Saturday night in Cleveland, the Yankees lost their second straight game to the Indians (CLE 7, NYY 2) and their fourth straight game overall. They've scored only six runs in those four games. The offense has really sputtered of late.

The Indians scored their second run Saturday night on a passed ball. Reigning AL Rookie of the Year runner-up Gary Sanchez let a pitch get under his glove, and Austin Jackson scampered home from third. Here's the video:

The passed ball was No. 12 on the season for Sanchez, the most in baseball. Keep in mind he missed just about the entire month of April with a biceps injury.

Here is the top of the passed-ball leaderboard:

  1. Gary Sanchez, Yankees: 12 in 553 2/3 innings
  2. Yasmani Grandal, Dodgers: 11 in 701 innings

No other player has more than nine passed balls this season. Sanchez ranks first in passed balls and 19th in innings caught, which is not a good combination.

Yankees manager Joe Girardi, who usually defends his players to the extreme, acknowledged Sanchez's passed ball issues following Friday's game, and went about as far as he'll ever go when he criticizes a player.

On Saturday general manager Brian Cashman chimed in and said Sanchez added too much muscle over the winter while losing too much flexibility.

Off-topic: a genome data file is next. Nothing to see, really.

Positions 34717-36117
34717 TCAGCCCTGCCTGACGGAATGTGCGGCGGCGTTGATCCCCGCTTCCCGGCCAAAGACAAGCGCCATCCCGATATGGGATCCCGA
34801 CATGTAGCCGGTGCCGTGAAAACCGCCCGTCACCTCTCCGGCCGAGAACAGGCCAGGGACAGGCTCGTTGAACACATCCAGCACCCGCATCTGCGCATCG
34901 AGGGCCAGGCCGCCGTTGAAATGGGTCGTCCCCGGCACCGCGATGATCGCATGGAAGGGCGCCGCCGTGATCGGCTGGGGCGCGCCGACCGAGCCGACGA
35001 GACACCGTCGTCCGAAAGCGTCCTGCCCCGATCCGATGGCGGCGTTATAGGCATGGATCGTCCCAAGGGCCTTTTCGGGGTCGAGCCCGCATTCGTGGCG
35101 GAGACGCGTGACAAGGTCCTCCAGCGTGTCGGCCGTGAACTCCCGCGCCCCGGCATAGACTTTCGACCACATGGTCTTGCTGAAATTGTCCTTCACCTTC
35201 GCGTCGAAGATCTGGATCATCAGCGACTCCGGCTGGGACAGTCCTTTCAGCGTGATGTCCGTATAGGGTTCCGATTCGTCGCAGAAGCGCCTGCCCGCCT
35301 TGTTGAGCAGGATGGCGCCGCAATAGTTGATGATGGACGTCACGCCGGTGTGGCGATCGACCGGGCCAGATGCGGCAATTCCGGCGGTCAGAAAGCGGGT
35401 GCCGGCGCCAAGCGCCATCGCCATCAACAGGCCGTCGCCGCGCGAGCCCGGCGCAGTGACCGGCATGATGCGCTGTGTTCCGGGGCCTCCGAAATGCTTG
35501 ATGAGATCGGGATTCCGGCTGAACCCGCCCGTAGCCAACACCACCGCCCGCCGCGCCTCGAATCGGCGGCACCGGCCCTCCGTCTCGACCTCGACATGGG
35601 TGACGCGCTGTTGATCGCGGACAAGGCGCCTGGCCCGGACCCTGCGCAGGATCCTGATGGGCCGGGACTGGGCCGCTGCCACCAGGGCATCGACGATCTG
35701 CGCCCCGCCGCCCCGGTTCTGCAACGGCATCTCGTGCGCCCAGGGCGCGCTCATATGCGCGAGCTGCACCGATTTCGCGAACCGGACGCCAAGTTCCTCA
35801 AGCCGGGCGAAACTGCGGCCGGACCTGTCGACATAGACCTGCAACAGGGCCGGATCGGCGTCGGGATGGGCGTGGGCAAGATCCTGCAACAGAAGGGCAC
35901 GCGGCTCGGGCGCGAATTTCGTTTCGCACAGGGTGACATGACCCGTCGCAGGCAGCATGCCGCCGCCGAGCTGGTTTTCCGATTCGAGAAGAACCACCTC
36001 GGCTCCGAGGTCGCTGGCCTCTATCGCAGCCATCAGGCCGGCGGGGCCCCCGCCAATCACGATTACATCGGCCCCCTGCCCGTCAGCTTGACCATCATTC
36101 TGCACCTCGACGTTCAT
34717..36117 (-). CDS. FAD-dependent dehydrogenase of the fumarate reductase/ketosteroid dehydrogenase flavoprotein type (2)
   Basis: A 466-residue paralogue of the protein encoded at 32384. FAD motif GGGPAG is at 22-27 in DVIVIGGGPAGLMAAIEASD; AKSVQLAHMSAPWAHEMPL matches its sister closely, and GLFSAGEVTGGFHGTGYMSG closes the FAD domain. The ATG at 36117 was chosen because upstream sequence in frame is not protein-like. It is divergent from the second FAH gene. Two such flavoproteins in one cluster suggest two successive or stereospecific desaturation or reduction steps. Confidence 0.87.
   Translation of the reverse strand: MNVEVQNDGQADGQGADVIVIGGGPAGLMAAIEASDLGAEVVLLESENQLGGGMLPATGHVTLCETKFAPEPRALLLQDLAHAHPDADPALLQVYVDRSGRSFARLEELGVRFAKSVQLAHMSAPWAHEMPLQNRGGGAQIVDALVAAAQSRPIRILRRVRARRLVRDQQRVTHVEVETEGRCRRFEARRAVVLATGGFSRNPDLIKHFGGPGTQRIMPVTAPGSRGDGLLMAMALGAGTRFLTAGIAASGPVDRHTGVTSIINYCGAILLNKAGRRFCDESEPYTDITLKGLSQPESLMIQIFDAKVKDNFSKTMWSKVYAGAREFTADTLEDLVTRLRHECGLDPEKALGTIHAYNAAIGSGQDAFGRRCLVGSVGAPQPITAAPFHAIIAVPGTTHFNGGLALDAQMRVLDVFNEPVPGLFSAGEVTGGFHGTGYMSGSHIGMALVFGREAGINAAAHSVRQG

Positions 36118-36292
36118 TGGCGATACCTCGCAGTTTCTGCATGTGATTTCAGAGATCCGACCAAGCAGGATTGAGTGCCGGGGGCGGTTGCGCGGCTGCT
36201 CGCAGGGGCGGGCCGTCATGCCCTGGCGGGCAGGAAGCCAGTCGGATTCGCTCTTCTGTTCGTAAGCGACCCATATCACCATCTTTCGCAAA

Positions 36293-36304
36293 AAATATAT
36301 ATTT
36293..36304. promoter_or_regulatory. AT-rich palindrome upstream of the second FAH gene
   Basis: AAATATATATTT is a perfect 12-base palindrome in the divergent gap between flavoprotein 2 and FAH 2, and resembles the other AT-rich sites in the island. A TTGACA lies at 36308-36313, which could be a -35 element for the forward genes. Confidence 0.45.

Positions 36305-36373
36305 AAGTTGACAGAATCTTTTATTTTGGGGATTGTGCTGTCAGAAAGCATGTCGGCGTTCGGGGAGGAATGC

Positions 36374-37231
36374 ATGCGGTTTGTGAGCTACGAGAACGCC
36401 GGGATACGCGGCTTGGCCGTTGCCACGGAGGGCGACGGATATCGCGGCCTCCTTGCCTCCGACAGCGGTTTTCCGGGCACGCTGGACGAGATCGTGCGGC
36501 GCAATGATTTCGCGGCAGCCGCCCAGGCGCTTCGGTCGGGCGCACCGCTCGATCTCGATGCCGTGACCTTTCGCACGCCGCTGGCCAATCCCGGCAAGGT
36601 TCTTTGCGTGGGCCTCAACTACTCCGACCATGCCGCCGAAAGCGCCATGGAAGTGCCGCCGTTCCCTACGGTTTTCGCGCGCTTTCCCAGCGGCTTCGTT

Regaining that mobility figures to be a priority going forward. That's difficult to do during the season though, so it'll likely have to wait until the offseason.

While the passed balls are clearly an issue, the Yankees are not about to sit Sanchez in favor of his defensively superior backup Austin Romine anytime soon. Sanchez is hitting .267/.341/.493 with 17 home runs and has been among the top offensive catchers in baseball since being called up almost exactly one year ago.

Keep in mind this is Sanchez's first full season in the big leagues, and most 24-year-old catchers struggle with something. Offense, defense, calling games, something. The job comes with a lot of responsibility, and it can be overwhelming for young players.

For now, the Yankees will work with Sanchez to improve his defense -- Girardi and Tony Pena, two ex-catchers, are on the coaching staff -- and live with the passed balls for the time being because he's been a great hitter, especially relative to other catchers. Clearly though, the Yankees are not happy with Sanchez's defense, and they're not keeping it secret.